452 Beacon is located on the north side of Beacon, between Hereford and Massachusetts Avenue, with 450 Beacon to the east and 454 Beacon to the west.
452 Beacon was designed by John H. Sturgis, architect, and built in 1887-1889 by George Eldridge, mason, as the home of Dr. Henry Parker Quincy and his wife, Mary Gardner (Adams) Quincy. He is shown as the owner on the original building permit application, dated December 15, 1887, and on the final building inspection report, dated May 30, 1889 (bound with the report, located in the Boston City Archives (volume 29, page 99) is a water-damaged drawing of the second floor plan).
Henry Quincy purchased the land for 452 Beacon on October 20, 1887, from William Simes, part of a parcel William Simes had purchased from the Boston and Roxbury Mill Corporation on March 15, 1886.
The deeds from the Boston and Roxbury Mill Corporation for the land between Hereford and Massachusetts Avenue included language specifying that only dwellings and associated outbuildings (including stables) could be built on the land and that the buildings were to be set back 20 feet from Beacon. The deeds for the land between 460 Beacon and Massachusetts Avenue were entered into in the early 1890s and also included restrictions limiting to one story any building in the rear north of a line 90 feet from Beacon. The deeds for the land between Hereford and 458 Beacon, which were from 1886, did not include language limiting buildings in the rear. As a result, the owners of the land at 448-458 Beacon entered into individual agreements to limit the depth of the houses that were built on their land and restrict the height of outbuildings in the rear to one story. On August 2, 1909, all of the owners of the property on the north side of Beacon between Hereford and Massachusetts Avenue (other than the Mt. Vernon Church) entered into an agreement to “continue for twenty years longer [to December 31, 1929] the existing freedom from irregular building and obstruction of view which they now enjoy from the rear portion of their houses.” On December 30, 1929, the owners of 448-480 Beacon extended this agreement to expire on December 31, 1939.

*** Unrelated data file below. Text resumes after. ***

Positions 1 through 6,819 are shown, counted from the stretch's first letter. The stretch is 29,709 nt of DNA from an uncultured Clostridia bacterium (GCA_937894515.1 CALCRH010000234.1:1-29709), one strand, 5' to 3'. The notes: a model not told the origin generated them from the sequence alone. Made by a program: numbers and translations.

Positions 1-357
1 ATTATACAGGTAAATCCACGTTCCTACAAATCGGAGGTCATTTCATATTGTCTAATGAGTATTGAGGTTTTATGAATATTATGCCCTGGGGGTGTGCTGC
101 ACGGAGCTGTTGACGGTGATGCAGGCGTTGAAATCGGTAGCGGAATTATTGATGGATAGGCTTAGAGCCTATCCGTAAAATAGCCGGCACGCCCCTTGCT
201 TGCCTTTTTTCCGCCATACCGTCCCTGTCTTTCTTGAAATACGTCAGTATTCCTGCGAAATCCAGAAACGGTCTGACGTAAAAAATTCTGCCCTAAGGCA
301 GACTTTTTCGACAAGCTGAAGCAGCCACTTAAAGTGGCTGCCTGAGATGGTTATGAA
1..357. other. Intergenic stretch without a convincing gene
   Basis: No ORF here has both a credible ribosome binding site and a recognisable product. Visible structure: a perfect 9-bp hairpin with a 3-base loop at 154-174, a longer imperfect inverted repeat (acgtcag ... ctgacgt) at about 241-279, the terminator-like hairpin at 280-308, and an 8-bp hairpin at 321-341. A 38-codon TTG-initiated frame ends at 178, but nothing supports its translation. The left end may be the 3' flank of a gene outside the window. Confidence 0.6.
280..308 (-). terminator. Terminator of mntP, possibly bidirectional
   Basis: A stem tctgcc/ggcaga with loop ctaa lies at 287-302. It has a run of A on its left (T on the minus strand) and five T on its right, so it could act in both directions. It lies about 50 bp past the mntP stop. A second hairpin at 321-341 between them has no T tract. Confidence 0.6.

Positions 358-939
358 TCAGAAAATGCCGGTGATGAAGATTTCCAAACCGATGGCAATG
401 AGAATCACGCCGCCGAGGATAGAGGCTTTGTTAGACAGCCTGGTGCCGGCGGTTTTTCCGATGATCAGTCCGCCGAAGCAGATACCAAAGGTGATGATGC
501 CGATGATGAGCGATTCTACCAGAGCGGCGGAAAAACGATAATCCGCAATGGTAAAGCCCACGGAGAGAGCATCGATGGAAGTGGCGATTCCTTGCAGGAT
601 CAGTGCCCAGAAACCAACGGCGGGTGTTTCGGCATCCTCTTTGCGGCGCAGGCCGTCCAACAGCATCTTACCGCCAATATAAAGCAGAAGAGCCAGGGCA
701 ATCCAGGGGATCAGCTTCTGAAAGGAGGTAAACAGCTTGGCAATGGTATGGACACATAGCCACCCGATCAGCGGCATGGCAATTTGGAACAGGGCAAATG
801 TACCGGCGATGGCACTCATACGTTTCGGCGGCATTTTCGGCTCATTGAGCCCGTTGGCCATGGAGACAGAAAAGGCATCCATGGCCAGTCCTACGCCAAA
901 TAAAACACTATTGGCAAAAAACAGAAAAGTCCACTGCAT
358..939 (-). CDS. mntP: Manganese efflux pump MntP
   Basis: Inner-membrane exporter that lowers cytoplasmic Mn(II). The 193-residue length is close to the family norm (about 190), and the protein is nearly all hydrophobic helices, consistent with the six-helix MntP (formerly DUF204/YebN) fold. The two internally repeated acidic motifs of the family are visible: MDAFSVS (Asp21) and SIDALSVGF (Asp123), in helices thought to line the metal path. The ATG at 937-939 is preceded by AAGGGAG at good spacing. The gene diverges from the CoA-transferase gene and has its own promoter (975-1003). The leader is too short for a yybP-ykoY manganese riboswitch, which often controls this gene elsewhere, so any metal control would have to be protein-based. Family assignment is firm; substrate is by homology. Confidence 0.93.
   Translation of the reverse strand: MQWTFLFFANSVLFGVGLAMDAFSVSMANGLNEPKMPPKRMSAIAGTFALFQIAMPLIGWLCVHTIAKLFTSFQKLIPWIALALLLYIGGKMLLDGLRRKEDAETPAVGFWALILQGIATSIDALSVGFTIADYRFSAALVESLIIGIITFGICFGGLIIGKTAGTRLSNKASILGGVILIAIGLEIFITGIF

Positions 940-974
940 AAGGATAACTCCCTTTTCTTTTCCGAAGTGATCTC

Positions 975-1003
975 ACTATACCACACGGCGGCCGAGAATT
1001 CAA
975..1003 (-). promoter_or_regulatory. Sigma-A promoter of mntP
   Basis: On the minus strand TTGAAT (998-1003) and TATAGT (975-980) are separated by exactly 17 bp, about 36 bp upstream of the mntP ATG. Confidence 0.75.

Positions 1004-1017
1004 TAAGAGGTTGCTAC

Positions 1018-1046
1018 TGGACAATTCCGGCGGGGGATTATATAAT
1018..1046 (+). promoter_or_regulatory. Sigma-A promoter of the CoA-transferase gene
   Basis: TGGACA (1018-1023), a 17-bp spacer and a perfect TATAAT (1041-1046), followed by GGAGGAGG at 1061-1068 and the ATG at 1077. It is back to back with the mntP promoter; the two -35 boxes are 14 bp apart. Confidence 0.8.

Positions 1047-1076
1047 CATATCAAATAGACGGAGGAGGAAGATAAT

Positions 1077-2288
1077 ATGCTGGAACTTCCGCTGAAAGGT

Click here for an index to the deeds for 452 Beacon, including additional information on the deeds and agreements limiting buildings in the rear of the lot, and click here for further information on the land on the north side of Beacon, including the Storrow Memorial Embankment on the Esplanade.
452 Beacon was completed in 1889 and by the 1889-1890 winter season, Henry and Mary (Adams) Quincy had made it their Boston home. They previously had lived at 86 Marlborough. They also maintained a home in Dedham. Their daughters, Dorothy and Elinor, lived with them.
Henry Quincy was a physician and an instructor of histology at Harvard Medical School.
In June of 1899, Mary Quincy purchased the stable at 339 Newbury. It remained in the Quincy family until 1925.
Dorothy Quincy married in February of 1906 to Frederic Russell Nourse, Jr., a bond broker. After their marriage, they lived at 541 Commonwealth and later in Dedham.
Henry Quincy died in March of 1899. Mary Quincy and Elinor Quincy continued to live at 452 Beacon.
On May 1, 1919, Mary Quincy transferred 452 Beacon to her nephew, Charles Francis Adams, II, and Robert Homans, the husband of her niece, Abigail (Adams) Homans, as trustees for her daughters, Dorothy and Elinor.
Elinor Quincy married in October of 1920 to Claude DeWitt Simpson of Jackson, Wyoming. After their marriage, they made their home on a ranch in Wyoming.
Mary Quincy continued to live at 452 Beacon during the 1920-1921 winter season, after which made her home, Bankside, in Dedham her year-round residence. 452 Beacon continued to be owned by the trust she had established for her daughters, which leased it to others.
By the 1921-1922 winter season, 452 Beacon was the home of shoe manufacturer Albert J. Sweet and his wife, Maude (Webster) Sweet. They previously had lived at 269 Beacon. They continued to live at 452 Beacon during the next season, but moved thereafter to Swampscott.